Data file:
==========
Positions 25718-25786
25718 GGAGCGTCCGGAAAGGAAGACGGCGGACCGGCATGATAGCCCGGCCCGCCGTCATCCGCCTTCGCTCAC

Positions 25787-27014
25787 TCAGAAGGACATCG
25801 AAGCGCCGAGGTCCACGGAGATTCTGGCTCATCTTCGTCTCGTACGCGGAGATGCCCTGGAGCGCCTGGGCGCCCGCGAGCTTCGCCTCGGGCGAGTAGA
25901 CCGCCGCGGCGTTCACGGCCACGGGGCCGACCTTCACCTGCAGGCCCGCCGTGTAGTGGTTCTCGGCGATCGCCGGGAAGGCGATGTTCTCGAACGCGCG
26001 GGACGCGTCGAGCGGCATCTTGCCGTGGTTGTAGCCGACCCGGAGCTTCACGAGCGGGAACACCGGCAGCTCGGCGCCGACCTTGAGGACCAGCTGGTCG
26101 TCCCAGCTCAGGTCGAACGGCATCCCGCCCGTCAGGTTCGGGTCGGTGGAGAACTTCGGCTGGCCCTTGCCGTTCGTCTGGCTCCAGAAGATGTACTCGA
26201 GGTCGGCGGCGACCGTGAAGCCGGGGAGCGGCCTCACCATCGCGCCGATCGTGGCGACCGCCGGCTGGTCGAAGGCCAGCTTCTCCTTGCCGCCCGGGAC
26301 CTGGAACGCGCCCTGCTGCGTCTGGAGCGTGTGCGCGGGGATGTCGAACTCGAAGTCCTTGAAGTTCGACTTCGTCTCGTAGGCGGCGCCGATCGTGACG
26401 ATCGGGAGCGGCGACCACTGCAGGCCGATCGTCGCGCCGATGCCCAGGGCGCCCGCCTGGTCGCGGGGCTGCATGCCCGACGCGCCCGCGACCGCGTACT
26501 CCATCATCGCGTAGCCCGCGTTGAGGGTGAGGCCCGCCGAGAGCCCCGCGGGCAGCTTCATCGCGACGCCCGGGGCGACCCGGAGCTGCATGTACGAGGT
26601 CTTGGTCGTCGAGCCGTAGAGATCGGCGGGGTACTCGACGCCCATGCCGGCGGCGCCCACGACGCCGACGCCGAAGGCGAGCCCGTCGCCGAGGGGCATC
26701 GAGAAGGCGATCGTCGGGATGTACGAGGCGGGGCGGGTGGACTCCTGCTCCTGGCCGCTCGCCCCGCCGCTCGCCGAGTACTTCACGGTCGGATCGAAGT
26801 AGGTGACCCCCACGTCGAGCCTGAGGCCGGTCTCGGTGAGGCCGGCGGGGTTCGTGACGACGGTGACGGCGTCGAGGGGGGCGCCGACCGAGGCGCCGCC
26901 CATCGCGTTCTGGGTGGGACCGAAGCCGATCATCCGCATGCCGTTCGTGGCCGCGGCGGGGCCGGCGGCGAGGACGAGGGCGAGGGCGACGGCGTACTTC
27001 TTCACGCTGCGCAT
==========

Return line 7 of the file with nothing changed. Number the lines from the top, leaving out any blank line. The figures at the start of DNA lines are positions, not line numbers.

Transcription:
26001 GGACGCGTCGAGCGGCATCTTGCCGTGGTTGTAGCCGACCCGGAGCTTCACGAGCGGGAACACCGGCAGCTCGGCGCCGACCTTGAGGACCAGCTGGTCG